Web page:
“Courage” starts with a critically wounded soldier in a battle in the highlands of “VietNam” on Nov. 11, 1967.
It claims the commanding officer ordered “MedEvac” helicopters away because of the intensity of enemy fire.
Then, the piece milks the heartstrings of the reader with the wounded soldier’s thoughts of his family 12,000 miles away being returned to reality by sounds of an approaching Huey helicopter.
The story continues and introduces Capt. Ed Freeman, the pilot of the Huey who rescued not only this soldier but also 29 others while risking his crew and aircraft to enemy fire and also being wounded.
It concludes with the statement that Medal of Honor recipient Capt. Freeman, of the United States Air Force, died at the age of 70 in Boise, Idaho, and that our news media apparently failed to acknowledge this hero’s passing as they focused attention on the death of Michael Jackson and the philandering of Tiger Woods.
Today, we frequently encounter such heart-wrenching stories, and this is a good thing.
Because I am a Vietnam veteran, fond of history and a hack of a freelance writer, there were some things that jumped off my screen to suggest “Courage” was inaccurate.
My first clue was the writing style, where contractions like “don’t” were all written like “don ‘ t,” with a space before and after the apostrophe.
Another was the 12,000-mile error. Measured from the la Drang battle site to the most distant portion of the United States, Key West, Fla., the maximum possible distance is slightly less than 9,700 miles.
Then there was the error that Capt. Freeman was in the United States Air Force, when all combat Hueys in Vietnam were flown by Army personnel, with the small exception of Air America Huey pilots.
Another error is the fact that Capt. Freeman performed his rescue mission Nov. 14, 1965, and not Nov. 11, 1967, several years after the battle had concluded.
Additionally, the battle occurred in the la Drang river valley in South Vietnam at an altitude more than 725 feet above sea level — definitely not the “highlands,” a common expression of the time for the mountainous regions of Vietnam typically to the west of Hanoi, the then-capital of North Vietnam.
Also, Vietnam is the correct spelling of the country, not “VietNam.”
The commanding officer at the battlefront did not order the helicopters away — they refused to land. Instead, he asked for volunteers, and Capt. Freeman, who had delivered troops to the landing zone, volunteered to return and extract them.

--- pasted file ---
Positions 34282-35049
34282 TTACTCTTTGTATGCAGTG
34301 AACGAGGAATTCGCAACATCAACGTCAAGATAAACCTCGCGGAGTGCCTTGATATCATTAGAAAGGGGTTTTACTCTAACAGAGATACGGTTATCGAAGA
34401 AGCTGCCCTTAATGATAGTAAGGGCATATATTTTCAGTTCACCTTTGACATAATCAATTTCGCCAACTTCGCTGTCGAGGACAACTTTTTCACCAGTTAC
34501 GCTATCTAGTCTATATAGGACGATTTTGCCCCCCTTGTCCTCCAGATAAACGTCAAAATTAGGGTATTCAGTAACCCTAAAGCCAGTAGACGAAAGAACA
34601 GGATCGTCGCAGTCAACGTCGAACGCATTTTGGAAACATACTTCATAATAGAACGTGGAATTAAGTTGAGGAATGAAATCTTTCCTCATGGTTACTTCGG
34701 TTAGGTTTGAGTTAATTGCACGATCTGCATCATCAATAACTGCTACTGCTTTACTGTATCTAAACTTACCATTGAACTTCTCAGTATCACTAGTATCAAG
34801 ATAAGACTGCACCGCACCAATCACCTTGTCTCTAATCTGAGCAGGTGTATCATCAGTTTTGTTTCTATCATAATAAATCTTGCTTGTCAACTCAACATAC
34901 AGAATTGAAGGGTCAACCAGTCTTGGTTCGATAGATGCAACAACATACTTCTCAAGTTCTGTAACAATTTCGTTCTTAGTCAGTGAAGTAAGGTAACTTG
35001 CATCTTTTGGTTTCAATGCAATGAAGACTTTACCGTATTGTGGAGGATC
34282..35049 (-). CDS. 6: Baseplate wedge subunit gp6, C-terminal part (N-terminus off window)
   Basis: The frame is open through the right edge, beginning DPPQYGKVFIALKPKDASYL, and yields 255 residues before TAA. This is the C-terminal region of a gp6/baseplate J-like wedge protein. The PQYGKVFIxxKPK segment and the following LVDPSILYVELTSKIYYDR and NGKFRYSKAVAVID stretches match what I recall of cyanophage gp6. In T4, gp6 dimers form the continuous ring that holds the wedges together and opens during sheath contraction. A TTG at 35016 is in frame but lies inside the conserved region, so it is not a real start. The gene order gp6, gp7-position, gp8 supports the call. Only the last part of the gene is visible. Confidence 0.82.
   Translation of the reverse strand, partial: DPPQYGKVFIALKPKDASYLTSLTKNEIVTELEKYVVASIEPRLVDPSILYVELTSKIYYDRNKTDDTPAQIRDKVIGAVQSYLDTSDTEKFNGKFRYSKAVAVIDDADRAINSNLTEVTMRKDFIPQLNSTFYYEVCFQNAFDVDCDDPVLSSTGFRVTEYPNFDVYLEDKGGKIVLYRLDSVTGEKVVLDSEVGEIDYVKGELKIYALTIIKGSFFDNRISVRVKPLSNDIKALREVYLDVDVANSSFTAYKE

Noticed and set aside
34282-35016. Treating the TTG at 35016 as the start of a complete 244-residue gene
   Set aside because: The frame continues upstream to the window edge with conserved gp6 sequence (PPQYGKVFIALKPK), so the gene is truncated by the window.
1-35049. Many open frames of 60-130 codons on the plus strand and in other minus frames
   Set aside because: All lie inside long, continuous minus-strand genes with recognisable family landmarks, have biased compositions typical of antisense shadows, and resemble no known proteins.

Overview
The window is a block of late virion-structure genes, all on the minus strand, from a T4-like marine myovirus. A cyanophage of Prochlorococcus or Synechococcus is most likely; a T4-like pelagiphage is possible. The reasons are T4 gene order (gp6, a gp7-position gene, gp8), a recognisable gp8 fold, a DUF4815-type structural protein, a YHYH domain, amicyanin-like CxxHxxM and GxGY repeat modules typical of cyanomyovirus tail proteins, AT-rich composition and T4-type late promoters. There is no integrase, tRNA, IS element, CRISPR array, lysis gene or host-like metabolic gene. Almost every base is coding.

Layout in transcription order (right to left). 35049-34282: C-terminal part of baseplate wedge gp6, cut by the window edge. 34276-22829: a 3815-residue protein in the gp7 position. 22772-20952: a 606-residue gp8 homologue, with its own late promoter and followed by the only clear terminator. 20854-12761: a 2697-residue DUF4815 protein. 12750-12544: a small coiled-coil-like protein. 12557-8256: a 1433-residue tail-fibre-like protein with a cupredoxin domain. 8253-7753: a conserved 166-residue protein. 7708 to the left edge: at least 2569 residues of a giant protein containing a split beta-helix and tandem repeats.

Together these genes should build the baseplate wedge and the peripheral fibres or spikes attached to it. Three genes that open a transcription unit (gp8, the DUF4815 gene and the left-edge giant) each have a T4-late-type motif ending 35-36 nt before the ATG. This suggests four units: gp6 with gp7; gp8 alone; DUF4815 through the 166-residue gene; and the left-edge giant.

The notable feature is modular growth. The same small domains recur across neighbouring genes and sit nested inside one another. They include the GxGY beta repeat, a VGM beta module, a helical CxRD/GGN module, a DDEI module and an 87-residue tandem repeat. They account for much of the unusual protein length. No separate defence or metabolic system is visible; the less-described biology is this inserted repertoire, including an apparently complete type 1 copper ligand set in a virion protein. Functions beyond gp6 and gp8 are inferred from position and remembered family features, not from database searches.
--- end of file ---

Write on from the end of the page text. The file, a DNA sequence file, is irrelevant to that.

Finally, retired Army captain and Medal of Honor recipient Ed Freeman died at age 80 in Boise, Idaho, not age 70.
The writer of “Courage” apparently had a different agenda and really didn’t know what he was taking about, as substantiated by the incorrect usage of “MedEvac,” which is always represented as “medevac” (for medical evacuation).
But it became clear with the last line, “I bet you didn’t hear about this hero’s passing, but we’ve sure seen a whole bunch about Michael Jackson and Tiger Woods.”
The Tiger Woods affair hit the headlines Nov. 27, 2009, one year and three months after Capt. Freeman died.
Michael Jackson died on June 25, 2009, 10 months after Capt. Freeman’s death.
Also, Capt. Freeman’s death made all the national newspapers.
He was awarded the Medal of Honor by President George W. Bush on July 16, 2001. In March 2009, Congress named the post office in his hometown in Mississippi the Major Ed W. Freeman Post Office. He was depicted in the movie “We Were Soldiers” by actor Mark McCracken. Books have been written about him, and national media interviews were also conducted with him.
What more could have been done to bring his name to national attention is speculative at best, but to exploit his name is simply wrong.
To use a veteran and a Medal of Honor recipient to make statements is wrong. It shows disrespect to all who have served honorably for their country — with some having paid the ultimate price for their service — and all freedom-loving Americans.
This weekend, instead of entertaining yourselves, please take the time to appropriately honor our war dead and remaining living veterans for the sacrifices they have made for you.
• Dave Hardesty, a satellite communications engineer for Lockheed Martin and former Tracy parks and community services commissioner, is among a select group of local residents with columns in the Tracy Press.